Inventory, 5 lbs : 0
This item was last sold on : 06/19/17
Rambutan are closely related to the lychee, the tropical Rambutan, pronounced ram-BYU-tn, varies in type and quality. The fruit may be greenish-yellow, orange or crimson, are oval-shaped and usually 1 - 2 inches long. The soft, flexible exterior shell is covered in stiff, hair-like bristles. While the exterior makes it seem larger than the lychee, the inner fruit is actually smaller. Rambutan flesh is juicy, milky- white, translucent in color, with a grape-like, gelatinous texture surrounding a central seed with and almond-like taste. The flavor of a Rambutan is more acidic than the lychee, sweet and very aromatic.
Rambutan trees fruit twice a year, yielding crops beginning late June and August and in December and January. North American markets are supplied by Hawaiian crops.
Resemblance to a sweet chestnut, this unusual fruit gets its name, from the Malaysian word for hair, "rambut". Demands from Asian markets have increased the import of this rather rare fruit into Europe, the Middle East and North America. Traditional suppliers include Malaysia, Thailand and Indonesia but today Honduras and Australia are entering the raging Rambutan market.
A source of vitamin C and calcium, rambutan provides niacin, iron, protein and fiber. An average fruit contains 59 calories.
Rambutan is best eaten fresh. To prepare, cut or tear base of fruit; press out the translucent pulpy flesh. They can be muddled into cocktails, tossed with tropical fruit salads, or simmered with aromatics to make a flavorful simple syrup. Pair with other tropical fruits, fresh mint and cane-based liquors. Rambutan can be substituted in most lychee applications. Rambutan are fragile and keep only a day or two at room temperature. For longer storage when not eaten immediately, wrap in a perforated plastic bag; refrigerate.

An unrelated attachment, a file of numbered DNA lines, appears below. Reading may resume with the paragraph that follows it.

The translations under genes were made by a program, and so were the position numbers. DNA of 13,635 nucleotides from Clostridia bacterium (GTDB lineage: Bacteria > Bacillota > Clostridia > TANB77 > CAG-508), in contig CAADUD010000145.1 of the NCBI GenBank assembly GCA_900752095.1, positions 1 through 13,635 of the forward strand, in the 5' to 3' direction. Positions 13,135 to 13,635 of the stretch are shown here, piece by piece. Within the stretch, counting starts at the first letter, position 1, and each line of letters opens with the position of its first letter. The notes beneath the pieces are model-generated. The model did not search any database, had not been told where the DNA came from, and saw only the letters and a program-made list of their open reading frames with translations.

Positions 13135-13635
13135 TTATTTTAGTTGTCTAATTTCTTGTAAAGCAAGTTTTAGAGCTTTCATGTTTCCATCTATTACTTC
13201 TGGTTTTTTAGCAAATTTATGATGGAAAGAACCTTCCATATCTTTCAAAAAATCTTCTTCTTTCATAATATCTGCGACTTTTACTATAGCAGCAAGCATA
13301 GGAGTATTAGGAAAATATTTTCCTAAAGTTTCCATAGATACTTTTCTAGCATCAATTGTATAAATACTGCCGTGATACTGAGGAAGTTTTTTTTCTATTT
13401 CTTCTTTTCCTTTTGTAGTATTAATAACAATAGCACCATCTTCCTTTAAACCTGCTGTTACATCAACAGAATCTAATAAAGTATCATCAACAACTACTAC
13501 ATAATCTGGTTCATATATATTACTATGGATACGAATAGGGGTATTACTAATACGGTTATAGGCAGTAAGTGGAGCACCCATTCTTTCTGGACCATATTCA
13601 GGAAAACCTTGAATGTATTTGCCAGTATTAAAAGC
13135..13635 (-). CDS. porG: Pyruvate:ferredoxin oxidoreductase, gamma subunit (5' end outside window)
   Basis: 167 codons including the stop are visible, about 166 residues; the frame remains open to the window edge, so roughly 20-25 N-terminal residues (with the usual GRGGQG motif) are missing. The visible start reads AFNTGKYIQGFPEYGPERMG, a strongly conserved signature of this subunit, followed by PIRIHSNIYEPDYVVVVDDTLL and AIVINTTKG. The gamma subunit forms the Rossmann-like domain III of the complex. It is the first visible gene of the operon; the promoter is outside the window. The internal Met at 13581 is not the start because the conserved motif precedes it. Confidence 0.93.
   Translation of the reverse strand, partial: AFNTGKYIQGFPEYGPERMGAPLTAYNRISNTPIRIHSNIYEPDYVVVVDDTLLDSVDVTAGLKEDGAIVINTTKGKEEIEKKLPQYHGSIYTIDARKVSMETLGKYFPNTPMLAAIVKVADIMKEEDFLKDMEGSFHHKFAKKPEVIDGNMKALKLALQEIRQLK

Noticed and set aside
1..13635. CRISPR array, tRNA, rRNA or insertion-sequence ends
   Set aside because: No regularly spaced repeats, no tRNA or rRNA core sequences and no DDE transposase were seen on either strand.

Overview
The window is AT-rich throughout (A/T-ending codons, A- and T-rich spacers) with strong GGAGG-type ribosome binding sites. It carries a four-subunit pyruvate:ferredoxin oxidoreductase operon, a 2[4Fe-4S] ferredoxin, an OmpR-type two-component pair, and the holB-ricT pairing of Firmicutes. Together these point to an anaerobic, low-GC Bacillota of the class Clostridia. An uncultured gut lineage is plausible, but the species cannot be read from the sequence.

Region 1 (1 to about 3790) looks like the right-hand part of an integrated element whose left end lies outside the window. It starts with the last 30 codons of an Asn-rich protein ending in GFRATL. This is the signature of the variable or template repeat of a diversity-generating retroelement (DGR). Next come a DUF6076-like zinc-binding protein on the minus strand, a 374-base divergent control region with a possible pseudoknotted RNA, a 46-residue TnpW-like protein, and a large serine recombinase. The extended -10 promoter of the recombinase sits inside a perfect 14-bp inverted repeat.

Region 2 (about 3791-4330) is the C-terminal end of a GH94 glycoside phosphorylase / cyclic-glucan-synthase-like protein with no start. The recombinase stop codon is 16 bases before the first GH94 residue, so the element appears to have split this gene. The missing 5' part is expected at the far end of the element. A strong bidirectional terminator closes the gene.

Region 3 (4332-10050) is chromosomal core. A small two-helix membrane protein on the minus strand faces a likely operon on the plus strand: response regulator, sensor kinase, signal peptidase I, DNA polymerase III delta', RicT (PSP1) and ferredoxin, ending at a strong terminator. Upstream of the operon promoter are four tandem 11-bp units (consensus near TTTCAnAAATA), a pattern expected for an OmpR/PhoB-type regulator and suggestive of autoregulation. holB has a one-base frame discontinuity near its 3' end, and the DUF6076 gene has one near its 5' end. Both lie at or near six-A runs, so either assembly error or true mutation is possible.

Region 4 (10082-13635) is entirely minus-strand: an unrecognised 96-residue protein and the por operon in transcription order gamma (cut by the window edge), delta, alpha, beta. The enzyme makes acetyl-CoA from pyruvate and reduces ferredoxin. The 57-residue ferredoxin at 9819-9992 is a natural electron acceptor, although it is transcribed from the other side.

Rambutan is also known as litchi chevelu in France and is called "gente" in Malaysia. In Thailand it is known as "ngob" (paa) and the Chinese refer to it as "bong mao dan".
Rambutan is most commonly grown in Indonesia, Thailand and Malaysia. The fruit is grown for export in Australia, Sri Lanka, Central America and Vietnam. Cultivation of Rambutan is considered too fragile for the mainland United States.
Restaurants currently purchasing this product as an ingredient for their menu.
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Recipes that include Rambutan. One is easiest, three is harder.
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